I was chatting with my friend over delicious Indian food in Arlington, MA and she mentioned additional tragic news: women kidnapped over a decade ago were found in Cincinnati, Ohio. “Oh good gracious“, I thought. I work so devotedly for my own personal freedom and mapping toward an infinitely-expanding availability of peace. Yet, news of violence and violation keep coming. My initial response is urgently triggered anger. As my heart rate calms and my vision clears, I think: “What can I do? How can I relate? Where do I put this news and my ache for the victims?”. Despite my refusal to watch cable, I hear news of tragedy often. I think about the the recent news on rape cases in Ohio, Nova Scotia and India. I think about shooting in schools… recently close to home for us, in Oakland, CA. I think about the bomb makers, shooters, rapists, and any other human beings involved in planning and perpetrating attacks. What? How???? Why????
Do they so need to share their torment, that violence is the only route that feels accessible to them?
Are they so disillusioned, betrayed and violated themselves, that they believe that creation of tragedy is the only voice they have left? Perhaps the “ending” they imagine somehow seems to justify the violent means?
Maybe loneliness in misery has consumed them, and the only human interconnectedness they believe they can experience is in misery and darkness, rather than in spite of it?
A few months ago I read a moving article by a favorite blogger of mine: ESGEE Musings. He wrote about the “[…] horrific massacre of school children and teachers in Connecticut, USA”, and “[…] barbaric rape and “murder” of an Indian medical student in Delhi.” He explores the way the public responds to such horrific events, and prompts us to ask ourselves:
“But could it be that as we come across such evil and darkness in the world, there lies a seed of responsibility within us? When we accept the status quo of injustice on the plea that this is how it has been? When we prefer to remain an onlooker to a crime perpetrated on someone else? When we spend our energy to protect our own cocoon only? When we expect the Government and the police to follow standards of morality and behaviour higher than our own?”
He writes about the healing potential of “HO’OPONONO”, an “extreme responsibility” approach to mental health disturbance. He really got me thinking. I recommend reading his article.
When we hear of violent tragedy, how do we relate to it? Where is our responsibility? Do we immediately disconnect, call it barbaric, and distance ourselves from the evil? I feel myself wanting to, absolutely! I read John Grisham’s “A Time to Kill” in 5th grade. My grandmother was disturbed by the content, and argued: “Annie, why do you allow these awful images into your head?” She suggested that I fill my mind with positivity only. There is so much richness in her advice. On the other hand, is it healthy to engage in a definitive and immediate distancing from inconceivably abhorrent acts perpetrated by our human siblings? Interconnected as we are, I believe that we must consider why violent circumstances come to be. Dare I say we are more likely to offer healing to global existence, if we do?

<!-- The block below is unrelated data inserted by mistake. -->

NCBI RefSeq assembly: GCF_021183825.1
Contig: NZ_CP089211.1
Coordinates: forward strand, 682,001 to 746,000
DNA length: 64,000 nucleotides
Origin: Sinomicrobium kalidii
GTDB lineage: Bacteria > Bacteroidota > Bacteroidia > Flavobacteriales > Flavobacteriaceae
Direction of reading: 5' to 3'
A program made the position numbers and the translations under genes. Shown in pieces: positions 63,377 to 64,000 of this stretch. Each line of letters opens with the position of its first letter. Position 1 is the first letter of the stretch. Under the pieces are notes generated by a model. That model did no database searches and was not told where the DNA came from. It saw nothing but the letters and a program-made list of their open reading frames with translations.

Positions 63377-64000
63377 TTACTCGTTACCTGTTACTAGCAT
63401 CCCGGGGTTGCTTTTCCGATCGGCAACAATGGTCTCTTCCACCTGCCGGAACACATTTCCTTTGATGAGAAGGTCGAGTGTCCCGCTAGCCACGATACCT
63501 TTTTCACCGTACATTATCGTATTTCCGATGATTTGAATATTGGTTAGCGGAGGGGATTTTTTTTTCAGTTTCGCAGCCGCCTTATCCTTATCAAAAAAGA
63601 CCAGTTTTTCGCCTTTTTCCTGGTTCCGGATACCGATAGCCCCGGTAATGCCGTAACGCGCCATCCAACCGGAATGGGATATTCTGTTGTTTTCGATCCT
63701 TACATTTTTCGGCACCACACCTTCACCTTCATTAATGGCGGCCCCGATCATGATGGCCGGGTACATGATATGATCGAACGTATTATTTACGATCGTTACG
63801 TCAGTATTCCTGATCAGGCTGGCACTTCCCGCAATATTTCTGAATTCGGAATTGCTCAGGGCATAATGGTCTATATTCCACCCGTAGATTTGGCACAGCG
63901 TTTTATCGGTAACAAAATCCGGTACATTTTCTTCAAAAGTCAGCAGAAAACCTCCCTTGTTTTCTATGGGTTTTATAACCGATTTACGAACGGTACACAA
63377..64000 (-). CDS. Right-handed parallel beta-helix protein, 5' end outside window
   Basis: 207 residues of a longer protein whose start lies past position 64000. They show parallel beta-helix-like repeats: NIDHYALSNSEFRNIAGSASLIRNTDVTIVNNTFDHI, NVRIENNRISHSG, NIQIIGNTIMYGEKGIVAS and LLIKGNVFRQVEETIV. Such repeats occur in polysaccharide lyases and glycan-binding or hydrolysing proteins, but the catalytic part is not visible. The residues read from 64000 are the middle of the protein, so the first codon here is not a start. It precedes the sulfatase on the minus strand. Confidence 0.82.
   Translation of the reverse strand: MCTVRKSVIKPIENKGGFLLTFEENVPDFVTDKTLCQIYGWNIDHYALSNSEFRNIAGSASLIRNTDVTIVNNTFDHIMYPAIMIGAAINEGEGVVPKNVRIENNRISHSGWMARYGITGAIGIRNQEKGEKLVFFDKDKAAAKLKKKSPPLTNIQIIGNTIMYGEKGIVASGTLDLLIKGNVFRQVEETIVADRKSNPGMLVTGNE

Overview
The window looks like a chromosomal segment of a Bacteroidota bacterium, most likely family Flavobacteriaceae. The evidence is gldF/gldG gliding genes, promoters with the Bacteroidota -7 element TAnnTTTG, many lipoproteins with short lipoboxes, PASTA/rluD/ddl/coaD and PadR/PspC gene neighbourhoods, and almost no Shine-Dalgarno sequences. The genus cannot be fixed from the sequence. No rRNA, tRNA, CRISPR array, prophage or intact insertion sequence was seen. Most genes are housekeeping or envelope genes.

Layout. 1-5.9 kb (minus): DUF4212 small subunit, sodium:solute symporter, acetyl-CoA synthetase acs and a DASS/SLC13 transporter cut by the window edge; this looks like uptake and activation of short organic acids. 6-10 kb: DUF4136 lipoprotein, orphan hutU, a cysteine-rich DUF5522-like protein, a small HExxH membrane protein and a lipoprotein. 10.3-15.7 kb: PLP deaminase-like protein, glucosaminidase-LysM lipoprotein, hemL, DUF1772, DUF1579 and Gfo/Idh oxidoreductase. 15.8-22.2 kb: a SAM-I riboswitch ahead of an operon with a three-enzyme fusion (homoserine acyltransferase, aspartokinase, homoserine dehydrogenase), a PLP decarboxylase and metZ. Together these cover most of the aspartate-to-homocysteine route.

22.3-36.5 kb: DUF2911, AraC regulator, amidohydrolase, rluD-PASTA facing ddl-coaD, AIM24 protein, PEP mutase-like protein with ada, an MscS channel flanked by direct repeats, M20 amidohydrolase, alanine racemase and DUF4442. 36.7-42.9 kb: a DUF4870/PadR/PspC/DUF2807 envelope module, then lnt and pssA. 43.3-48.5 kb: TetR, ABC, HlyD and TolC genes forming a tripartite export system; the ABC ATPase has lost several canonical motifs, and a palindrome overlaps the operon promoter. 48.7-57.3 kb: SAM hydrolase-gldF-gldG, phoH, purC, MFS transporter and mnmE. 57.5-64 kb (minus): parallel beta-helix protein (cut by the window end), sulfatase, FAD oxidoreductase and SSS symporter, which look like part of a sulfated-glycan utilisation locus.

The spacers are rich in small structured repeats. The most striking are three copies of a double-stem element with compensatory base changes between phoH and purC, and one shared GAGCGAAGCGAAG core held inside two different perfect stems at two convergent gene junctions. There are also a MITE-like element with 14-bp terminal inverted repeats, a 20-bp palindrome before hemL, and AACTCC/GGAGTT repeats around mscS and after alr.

I think about the Milgram obedience studies, repeated and replicated over decades. Milgram began his experiments in hopes to better understand how-in-the-heck the Nazi regime destroyed so much life. Outcome: an overwhelming majority of subjects were willing to “discipline” a volunteer “student” (in another room) by delivering potentially lethal shocks when the student answered questions incorrectly. Tweaking variables, Milgram repeated the studies, hoping for a different outcome! He found the same terrifying conclusion: most of us obey… to a potentially murderous extent!!! This breakthrough experiment connects us all to the ugly underbelly of human existence… connects us all, resistant as we may be, to perpetrators of abhorrent acts.
If one human is capable of perpetrating violence, given their unique birth-given genetic mapping in harmony with the environmental conditioning unique to their life experience, might another be, given precisely equal circumstances (nature/nurture)? Milgram’s studies suggest that the answer may just be: YES. When I originally read through Milgram’s experiments (12 yrs ago), I was heart-sick for months. Ironic as it may sound, the only reconciliation I find is through a deliberate understanding that this dark human potential is present in all of us. I believe that the very denial of its potential and our connection to it is what makes us prey to its invasion. Therein lies my hope: the more we understand it and plough through our resistance of it, the more we can eliminate its treachery.
I am attracted to an operating belief that evil is something to be gotten rid of, eliminated, or at least distanced from. If we were capable of that, might we have accomplished it already? I don’t know…
For now, will you consider a hypothetical with me, using the mathematical scenario that I’ve come up with to express myself? It will make me so happy if you indulge me here!!!
What if evil is something we cannot possibly be rid of, in human form? Attempting to eliminate evil is magnetically satisfying, yet prison “rehabilitation”, death row, war on terror, outlawing drugs etc, etc… just aren’t doing the trick, are they? Let’s pull away for a moment, and observe humanity from the sky-scraper view. Many believe that there is a balance of good and evil in our world. What if this balance is, indeed, one of many laws of human existence? In thinking of this balance, a ying and yang, let’s conceive of each participating element (good and evil) as existing in definitive mathematical quantities, equal to one another.